Date of Conferral
Doctor of Public Health (DrPH)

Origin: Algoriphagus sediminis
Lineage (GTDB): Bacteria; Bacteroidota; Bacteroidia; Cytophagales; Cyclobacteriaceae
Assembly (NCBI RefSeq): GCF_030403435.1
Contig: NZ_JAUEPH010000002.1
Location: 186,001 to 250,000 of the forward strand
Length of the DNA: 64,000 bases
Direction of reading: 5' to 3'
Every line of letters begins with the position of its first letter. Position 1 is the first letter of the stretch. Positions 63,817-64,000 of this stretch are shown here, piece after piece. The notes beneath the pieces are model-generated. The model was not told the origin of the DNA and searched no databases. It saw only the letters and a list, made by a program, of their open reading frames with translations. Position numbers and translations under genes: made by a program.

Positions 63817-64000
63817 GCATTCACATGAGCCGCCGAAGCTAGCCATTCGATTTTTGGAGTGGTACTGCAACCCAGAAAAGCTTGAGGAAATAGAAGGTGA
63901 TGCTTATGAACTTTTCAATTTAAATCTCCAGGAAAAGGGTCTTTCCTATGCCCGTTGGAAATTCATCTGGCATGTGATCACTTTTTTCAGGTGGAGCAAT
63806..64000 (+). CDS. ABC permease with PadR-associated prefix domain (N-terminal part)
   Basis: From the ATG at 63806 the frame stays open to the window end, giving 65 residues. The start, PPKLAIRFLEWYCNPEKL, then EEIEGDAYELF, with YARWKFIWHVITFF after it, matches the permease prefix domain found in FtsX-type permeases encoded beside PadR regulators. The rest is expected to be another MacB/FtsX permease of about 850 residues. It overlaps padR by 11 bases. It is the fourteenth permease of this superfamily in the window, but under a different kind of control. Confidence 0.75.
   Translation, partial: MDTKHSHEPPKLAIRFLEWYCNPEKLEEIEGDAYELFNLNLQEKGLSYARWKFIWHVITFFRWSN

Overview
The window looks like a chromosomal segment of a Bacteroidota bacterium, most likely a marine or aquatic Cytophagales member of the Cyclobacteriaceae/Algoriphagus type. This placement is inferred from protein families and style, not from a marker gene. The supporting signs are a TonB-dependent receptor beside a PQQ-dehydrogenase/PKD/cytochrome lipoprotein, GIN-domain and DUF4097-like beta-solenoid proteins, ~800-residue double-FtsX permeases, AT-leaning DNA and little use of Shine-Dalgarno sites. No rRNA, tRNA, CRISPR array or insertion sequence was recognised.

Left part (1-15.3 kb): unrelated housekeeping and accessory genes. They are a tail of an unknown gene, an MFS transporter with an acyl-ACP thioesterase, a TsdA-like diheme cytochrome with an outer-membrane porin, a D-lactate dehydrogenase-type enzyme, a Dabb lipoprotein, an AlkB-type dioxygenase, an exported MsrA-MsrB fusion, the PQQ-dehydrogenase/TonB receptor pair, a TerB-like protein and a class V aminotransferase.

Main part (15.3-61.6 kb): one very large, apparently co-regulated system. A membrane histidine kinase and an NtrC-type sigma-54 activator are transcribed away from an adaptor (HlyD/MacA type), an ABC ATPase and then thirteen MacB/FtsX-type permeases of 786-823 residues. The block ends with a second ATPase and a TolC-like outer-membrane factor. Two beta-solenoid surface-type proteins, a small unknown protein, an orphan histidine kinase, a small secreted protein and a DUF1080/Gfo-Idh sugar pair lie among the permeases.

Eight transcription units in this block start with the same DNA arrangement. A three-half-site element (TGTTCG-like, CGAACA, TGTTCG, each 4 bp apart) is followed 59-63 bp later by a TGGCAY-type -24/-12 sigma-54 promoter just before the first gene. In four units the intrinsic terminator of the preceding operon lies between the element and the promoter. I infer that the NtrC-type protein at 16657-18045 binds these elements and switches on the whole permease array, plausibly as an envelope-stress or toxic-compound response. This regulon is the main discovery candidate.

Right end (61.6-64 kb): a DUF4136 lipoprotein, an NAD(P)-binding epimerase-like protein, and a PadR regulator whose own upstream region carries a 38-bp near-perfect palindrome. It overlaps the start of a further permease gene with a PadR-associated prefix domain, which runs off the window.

Despite the Centers for Disease Control and Prevention recommendations to test patients ages 13 to 64 years for HIV at health care settings, routine HIV testing is lacking. As a result, many people are unaware of their HIV seropositive status. The purpose of this quantitative cross-sectional study was to examine relationships between HIV testing and provider type, knowledge, attitudes, and behaviors regarding HIV testing in the acute care setting. The study was informed by social cognitive theory. Using a convenient sampling method, a questionnaire derived from previous surveys (Society of General Internal Medicine and University of Washington) was sent to 600 eligible acute care providers from a suburban Chicago hospital who treated HIV-negative patients ages 13 to 64 years. Completed surveys were received from 88 participants. Chi-square and multiple logistic regression testing showed no significant relationships between HIV testing and provider type (p = .09), age (p = .91), gender (p = .84), experience (p = 1), and race/ethnicity. However, knowledge of HIV testing regulations and positive attitudes about HIV testing were significantly associated with the likelihood of offering an HIV test (p = .026, p = .004 respectively). Results have some clinical importance, but also indicated a lack of routine opt-out HIV testing. Results may be used to promote HIV testing among acute care providers which could reduce HIV-status unawareness in the population.